She learned architecture on her own and called herself an architect. Being female, though, her achievements were never acknowledged until a present day contest that strove to find the true designer of the lantern that sits on top of the dome. This is where Filippa enters, a present-day young woman who had led a rough young life, in and out of prison and drug use. All her life her Grandfather would tell her the story of the contest and both of them would study anything they could to find clues as to the existence of the young female architect whom they believed designed the lantern. Filippa travels to Florence to search for the evidence and her journey leads her on a path to find her true self.
Being a historical fiction novel, I wondered what part of this story was true, so I did a bit of my own research. Of course, everything said about Brunelleschi was pretty accurate, except for the part about him adopting a son, Andrea. I couldn’t find any evidence of this in any of my readings. And then, the fact that a girl had designed the lantern must have been fictional because there wasn’t any mention of that in any of the historical documents I read, either. Nonetheless, the description of life in Renaissance Florence was, I believe, a close approximation of how things really must have been. Ms. Lewis brings both old and new Florence to life with her vivid descriptions – you can actually feel yourself walking the streets of this very ancient town.
I can highly recommend the book and enjoyed it immensely. I did have a few moments of disconnect with the story where I felt I must have missed something along the way. But this didn’t really deter from the enjoyment of the book. I was actually sad to have it come to an end. I wanted to continue learning about the characters.
Well, it looks like the cast of Jersey Shore will be spending this season in the land of their ancestors….only that La Bella Italia isn’t too keen on having them there. But can you really blame Italy? After all, this pathetic group of low lifes give a bad name to Italian Americans, and real Italians don’t want anything to do with them. They are the furthest examples of what authentic Italians are all about.
So the mayor of Florence, the lucky city that has been given the privilege to host this lovely group, has laid down some ground rules that the cast (and producers) have been asked to follow. First of all, they are not to be filmed drinking in public or in any bars or clubs that serve alcohol. The producers have been asked not to promote Florence as a drinking town, and Italy must be promoted for its culture. This show is to be about Italy, and not some yahoos visiting Italy and performing their stupid antics in public. Hmmm….seems to me that this may make for a boring season if the cast can’t act in their drunken, sleazy ways. This idea may backfire in MTV’s face! Now, don’t get me wrong…I can appreciate this show as a comedy and a parody on the Italian American stereotype, but when they go to Italy and try to “fit in” because they think they are real Italians, this goes a little too far. But hey, it’s ratings…and even bad publicity is a good thing these days as it seems to be the mantra for today’s entertainers (just look at Lindsay Lohan and all the attention she is getting for being “bad”)! Kind of a sad state of affairs…what happened to being popular because your talent merits it?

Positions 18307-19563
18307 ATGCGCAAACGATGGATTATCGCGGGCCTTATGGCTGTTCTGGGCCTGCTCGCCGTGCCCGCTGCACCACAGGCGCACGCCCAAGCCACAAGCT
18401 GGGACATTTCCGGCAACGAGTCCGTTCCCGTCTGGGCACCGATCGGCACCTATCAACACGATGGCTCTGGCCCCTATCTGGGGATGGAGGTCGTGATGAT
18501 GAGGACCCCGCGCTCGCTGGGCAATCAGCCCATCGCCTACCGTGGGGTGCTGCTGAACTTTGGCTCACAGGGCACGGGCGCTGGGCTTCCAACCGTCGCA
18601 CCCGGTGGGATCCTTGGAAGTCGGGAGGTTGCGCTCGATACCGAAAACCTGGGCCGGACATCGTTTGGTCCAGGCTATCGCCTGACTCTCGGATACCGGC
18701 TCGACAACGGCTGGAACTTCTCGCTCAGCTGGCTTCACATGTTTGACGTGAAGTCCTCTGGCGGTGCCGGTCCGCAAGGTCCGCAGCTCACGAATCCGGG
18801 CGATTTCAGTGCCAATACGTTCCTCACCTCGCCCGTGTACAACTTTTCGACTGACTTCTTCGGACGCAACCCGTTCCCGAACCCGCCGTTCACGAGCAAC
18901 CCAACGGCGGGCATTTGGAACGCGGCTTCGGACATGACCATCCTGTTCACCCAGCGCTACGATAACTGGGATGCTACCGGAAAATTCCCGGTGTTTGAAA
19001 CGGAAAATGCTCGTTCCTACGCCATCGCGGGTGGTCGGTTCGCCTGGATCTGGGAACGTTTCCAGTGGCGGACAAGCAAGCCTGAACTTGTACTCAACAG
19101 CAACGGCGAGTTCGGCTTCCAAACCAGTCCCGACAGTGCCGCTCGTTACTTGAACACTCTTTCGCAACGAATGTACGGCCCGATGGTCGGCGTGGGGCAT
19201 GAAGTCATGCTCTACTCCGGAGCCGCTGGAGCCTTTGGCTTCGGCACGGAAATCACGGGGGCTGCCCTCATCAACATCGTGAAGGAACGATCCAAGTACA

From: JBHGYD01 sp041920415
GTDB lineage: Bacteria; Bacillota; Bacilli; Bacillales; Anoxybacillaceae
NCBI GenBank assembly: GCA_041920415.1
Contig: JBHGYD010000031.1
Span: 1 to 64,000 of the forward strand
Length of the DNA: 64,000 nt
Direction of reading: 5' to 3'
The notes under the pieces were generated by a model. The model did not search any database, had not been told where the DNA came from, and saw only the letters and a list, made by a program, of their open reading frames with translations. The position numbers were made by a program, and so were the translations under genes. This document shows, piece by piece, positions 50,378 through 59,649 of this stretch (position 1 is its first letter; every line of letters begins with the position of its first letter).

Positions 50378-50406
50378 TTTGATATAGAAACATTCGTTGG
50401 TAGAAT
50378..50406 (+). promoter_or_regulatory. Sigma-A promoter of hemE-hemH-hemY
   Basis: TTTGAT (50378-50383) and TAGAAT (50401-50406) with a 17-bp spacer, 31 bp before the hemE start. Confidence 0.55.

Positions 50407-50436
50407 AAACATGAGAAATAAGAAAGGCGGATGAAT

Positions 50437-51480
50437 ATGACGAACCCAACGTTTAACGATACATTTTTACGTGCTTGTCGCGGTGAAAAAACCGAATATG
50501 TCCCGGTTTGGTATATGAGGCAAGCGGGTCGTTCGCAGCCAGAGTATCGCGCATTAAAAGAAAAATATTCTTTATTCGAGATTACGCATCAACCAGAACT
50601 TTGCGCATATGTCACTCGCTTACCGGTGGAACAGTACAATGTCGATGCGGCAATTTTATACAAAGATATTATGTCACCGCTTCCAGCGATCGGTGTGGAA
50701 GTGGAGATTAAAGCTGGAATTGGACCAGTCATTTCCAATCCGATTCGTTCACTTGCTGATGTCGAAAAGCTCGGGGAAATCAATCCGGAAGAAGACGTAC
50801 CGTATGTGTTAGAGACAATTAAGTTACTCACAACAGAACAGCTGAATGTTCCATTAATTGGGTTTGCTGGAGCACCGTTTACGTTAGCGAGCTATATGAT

I have to be honest here, but I have never watched Jersey Shore. Growing up in San Francisco, I was surrounded by these “Guido” characters and it always turned me off. Those guys strutting around like peacocks with their shirts opened to their belly buttons, donning a heavy gold chain and “corno”, trying to speak Italian when all they knew were the swear words – these guys were GUIDO’S TO THE MAX!!! And I think I’ve had my fill! Plus, the Italian American organizations have really come down hard on this show because of it’s negative stereotypical portrayal of Italians that I didn’t want to support it.
So, we shall see how long they last in Florence….and if they learn anything about how to act like a real Italian!!
Jersey Shore Florence pic courtesy of TMZ!